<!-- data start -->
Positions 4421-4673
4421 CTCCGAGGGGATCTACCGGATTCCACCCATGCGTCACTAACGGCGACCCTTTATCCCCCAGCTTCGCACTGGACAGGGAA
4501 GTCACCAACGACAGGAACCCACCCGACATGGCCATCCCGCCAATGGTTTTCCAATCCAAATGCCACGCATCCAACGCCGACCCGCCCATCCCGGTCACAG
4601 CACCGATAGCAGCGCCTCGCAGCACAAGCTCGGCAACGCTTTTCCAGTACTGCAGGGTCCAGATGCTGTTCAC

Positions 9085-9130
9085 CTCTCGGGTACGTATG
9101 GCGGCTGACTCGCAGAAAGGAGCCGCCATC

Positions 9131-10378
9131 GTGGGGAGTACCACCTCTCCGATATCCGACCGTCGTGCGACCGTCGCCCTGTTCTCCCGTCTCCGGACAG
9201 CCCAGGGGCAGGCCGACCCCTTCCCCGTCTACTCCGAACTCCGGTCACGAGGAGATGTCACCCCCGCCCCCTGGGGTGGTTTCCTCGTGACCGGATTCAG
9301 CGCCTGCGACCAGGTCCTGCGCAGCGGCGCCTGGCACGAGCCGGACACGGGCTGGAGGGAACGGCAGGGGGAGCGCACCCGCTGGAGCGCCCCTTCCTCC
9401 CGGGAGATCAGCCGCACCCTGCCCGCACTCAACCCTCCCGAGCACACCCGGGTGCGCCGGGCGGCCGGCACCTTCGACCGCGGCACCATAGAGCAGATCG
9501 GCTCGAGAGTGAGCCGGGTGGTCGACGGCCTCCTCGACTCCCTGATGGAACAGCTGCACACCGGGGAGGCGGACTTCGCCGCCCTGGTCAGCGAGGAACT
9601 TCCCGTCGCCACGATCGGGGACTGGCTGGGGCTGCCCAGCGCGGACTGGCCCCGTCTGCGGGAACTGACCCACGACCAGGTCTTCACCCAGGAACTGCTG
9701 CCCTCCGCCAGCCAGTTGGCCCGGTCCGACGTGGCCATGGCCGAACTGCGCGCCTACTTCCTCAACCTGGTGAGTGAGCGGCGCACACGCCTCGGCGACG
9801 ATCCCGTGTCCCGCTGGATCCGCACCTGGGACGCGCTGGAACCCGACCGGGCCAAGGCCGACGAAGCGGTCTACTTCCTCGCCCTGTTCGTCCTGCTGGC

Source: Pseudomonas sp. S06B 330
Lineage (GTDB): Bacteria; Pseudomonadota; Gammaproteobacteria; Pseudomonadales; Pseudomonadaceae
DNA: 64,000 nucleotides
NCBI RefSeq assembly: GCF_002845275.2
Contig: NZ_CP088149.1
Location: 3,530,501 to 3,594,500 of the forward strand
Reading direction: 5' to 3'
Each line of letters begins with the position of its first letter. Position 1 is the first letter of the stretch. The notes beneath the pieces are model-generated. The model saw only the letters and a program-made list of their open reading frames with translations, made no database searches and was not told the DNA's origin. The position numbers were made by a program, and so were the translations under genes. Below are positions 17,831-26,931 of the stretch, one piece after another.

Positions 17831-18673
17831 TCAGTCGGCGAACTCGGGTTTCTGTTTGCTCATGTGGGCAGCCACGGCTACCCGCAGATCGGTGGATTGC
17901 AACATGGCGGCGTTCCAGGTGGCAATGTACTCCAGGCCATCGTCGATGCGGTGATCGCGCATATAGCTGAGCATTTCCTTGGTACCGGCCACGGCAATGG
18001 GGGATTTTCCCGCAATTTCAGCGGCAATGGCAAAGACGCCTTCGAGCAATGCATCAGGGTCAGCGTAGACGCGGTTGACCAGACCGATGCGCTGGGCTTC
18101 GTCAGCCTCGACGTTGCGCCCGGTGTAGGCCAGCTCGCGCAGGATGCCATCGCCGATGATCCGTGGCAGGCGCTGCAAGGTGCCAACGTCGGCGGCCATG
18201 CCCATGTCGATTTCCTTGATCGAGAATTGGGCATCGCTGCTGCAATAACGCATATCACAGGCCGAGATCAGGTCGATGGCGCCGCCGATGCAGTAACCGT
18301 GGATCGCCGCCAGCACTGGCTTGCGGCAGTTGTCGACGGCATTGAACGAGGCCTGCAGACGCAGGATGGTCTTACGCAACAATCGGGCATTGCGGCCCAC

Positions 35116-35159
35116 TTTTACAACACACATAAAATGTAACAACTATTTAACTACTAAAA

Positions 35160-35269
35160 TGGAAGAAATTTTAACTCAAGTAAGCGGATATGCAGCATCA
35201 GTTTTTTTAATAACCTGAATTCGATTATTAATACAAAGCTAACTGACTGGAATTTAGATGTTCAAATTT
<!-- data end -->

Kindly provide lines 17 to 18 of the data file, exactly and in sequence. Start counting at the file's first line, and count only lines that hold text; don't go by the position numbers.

Source: Pseudomonas sp. S06B 330
Lineage (GTDB): Bacteria; Pseudomonadota; Gammaproteobacteria; Pseudomonadales; Pseudomonadaceae